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Study estimates that PM2.5 pollution in US was responsible for 107,000 premature deaths in 2011; 28% associated with transportation

A new study by a team from the University of New Mexico, University of Washington and the University of Minnesota examines the health and economic impacts of PM2.5 pollution (particulates and precursors) in the United States.

Published in Proceedings of the National Academy of Sciences (PNAS), the study estimates that anthropogenic PM2.5 was responsible for 107,000 premature deaths in 2011, at a cost to society of $886 billion. Of these deaths, 57% were associated with pollution caused by energy consumption [e.g., transportation (28%) and electricity generation (14%)]; another 15% with pollution caused by agricultural activities.


Total damages and attributable premature mortality associated with anthropogenic emissions in 2011 ($ billions) by sector, pollutant, and emission height. Goodkind et al.

A small fraction of emissions, concentrated in or near densely populated areas, plays an outsized role in damaging human health with the most damaging 10% of total emissions accounting for 40% of total damages, the researchers found.

33% of damages occur within 8 km of emission sources, but 25% occur more than 256 km away, emphasizing the importance of tracking both local and long-range impacts.

PM2.5 atmospheric particles have a diameter of only 2.5 micrometers or smaller and often carry microscopic solid or liquid drops leftover from when they were formed during complex chemical reactions and can sometimes contain dangerous elements. Their small, light nature allows them to stay in the air longer than heavier particles, increasing the possibility of being inhaled and settling into the lungs or bloodstream.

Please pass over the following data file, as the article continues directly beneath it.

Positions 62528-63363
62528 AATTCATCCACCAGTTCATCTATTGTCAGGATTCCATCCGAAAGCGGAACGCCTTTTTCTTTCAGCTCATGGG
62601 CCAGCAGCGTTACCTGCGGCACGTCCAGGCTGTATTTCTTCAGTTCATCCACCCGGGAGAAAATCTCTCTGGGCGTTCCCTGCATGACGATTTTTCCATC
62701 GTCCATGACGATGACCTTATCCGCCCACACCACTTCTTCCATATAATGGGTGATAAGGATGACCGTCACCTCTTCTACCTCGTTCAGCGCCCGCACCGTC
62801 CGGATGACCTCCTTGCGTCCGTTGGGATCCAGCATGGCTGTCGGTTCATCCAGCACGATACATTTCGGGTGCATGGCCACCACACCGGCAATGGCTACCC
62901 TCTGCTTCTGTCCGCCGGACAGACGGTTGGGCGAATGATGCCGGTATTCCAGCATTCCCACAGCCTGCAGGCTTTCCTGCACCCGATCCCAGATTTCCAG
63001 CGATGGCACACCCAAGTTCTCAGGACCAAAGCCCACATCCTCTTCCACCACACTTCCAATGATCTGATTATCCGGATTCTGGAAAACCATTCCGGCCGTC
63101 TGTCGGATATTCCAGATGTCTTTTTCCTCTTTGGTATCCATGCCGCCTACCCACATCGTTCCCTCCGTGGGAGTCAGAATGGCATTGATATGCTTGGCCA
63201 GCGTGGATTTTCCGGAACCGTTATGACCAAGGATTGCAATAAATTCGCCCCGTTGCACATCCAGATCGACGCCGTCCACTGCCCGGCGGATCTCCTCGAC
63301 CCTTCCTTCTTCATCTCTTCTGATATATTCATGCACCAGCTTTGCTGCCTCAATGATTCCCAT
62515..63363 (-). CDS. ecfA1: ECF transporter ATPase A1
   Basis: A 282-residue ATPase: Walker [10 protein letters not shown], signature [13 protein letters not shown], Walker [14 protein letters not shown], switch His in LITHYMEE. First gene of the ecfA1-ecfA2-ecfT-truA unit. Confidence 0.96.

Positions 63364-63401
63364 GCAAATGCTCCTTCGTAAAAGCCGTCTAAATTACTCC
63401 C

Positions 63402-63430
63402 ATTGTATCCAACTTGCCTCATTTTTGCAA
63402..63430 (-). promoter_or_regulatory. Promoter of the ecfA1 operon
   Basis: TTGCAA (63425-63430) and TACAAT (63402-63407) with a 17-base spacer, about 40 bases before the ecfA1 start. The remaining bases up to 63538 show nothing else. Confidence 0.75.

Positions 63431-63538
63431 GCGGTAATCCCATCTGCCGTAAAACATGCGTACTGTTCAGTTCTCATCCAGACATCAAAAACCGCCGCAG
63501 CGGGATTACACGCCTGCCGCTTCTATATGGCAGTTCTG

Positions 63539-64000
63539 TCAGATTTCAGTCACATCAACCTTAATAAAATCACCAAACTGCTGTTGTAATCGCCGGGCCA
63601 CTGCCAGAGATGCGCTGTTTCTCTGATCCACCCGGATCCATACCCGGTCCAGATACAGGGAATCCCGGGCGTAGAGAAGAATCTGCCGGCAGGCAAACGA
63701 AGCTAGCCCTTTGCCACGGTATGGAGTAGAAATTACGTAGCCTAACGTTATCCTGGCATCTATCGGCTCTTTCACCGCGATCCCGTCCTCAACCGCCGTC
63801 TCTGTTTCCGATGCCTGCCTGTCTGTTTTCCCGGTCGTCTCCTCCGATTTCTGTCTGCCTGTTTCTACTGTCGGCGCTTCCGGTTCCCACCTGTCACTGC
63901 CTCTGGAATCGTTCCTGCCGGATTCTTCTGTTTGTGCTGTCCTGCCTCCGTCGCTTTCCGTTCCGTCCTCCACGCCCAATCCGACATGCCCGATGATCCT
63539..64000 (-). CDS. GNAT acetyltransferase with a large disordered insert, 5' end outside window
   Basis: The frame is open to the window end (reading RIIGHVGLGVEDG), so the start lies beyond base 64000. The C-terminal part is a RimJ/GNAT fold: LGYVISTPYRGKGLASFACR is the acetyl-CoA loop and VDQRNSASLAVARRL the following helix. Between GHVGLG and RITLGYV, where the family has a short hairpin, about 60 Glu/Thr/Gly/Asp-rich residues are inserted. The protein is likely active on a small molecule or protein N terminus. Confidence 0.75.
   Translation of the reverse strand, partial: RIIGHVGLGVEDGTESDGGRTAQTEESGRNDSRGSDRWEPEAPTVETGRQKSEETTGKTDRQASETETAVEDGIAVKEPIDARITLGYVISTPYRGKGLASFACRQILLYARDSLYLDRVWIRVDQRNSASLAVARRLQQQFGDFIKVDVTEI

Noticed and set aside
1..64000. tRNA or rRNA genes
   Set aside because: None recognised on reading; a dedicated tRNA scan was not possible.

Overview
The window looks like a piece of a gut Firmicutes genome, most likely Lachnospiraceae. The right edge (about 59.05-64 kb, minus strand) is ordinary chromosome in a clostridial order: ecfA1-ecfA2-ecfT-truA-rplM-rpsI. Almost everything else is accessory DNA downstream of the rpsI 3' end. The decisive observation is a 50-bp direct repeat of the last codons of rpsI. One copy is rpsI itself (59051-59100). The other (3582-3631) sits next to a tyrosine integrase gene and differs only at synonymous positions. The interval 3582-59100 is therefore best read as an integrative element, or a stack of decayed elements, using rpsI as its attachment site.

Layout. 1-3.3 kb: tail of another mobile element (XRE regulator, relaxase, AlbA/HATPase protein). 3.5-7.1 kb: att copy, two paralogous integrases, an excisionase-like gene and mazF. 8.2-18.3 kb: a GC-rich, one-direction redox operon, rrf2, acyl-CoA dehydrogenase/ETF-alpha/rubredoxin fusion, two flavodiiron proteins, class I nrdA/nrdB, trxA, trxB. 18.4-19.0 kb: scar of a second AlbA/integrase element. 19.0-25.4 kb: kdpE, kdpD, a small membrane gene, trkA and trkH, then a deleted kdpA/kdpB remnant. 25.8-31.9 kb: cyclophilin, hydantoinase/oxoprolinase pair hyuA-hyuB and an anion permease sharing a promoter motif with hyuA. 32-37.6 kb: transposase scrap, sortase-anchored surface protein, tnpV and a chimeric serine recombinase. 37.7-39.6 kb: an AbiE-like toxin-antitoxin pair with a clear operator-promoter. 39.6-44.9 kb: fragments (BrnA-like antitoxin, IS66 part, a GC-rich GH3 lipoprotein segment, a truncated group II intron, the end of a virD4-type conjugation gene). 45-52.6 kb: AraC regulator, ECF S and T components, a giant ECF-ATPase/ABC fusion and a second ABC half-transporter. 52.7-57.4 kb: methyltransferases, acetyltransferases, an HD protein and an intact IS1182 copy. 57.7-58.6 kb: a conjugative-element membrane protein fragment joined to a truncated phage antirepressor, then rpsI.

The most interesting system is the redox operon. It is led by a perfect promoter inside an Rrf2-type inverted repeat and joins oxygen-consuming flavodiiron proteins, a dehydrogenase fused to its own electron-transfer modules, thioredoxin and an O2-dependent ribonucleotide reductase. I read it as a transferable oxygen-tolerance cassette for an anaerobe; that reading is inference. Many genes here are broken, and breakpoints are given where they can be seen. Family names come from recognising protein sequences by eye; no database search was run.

The impact of particulate matter air pollution is enormous even in countries with relatively good air quality like the US. There is still substantial room for improvement to the public health from reducing emissions, even though we have dramatically improved our air quality over the last 40 years.

Sources in the same urban area, releasing the same quantity of emissions, can have orders of magnitude difference in their impacts on health. Identifying those sources with the largest impacts can help improve our decision making about how to reduce pollution.

—University of New Mexico economics professor Andrew Goodkind

The team developed a model for calculating location-specific damages due to primary PM2.5 and PM2.5 precursor emissions. Based on the extensive modeling efforts, the researchers are able to rapidly identify the impact of releasing emissions from any location in the US.

They then applied the tool to the US emissions inventory to understand better the contribution of each economic sector on reduced air quality. Such information will be critical in assisting policymakers who are deciding how and where to prioritize pollution mitigation efforts.

Moving forward, the researchers want to focus more directly on certain sectors of the economy where emission reductions have been limited.


  • Andrew L. Goodkind et al. (2019) “Fine-scale damage estimates of particulate matter air pollution reveal opportunities for location-specific mitigation of emissions” Proceedings of the National Academy of Sciences doi: 10.1073/pnas.1816102116



Not overly surprised that we are slowly but surely reducing life expectancy of most living creatures with various air pollution and 101 other different ways.

If we continue, we will quickly lose what we gained in the last 150 to 200 years? Is a reduction of life expectancy from 80+ years to 40+ years part of the solution?

Of these deaths, 57% were associated with pollution caused by energy consumption [e.g., transportation (28%) and electricity generation (14%)]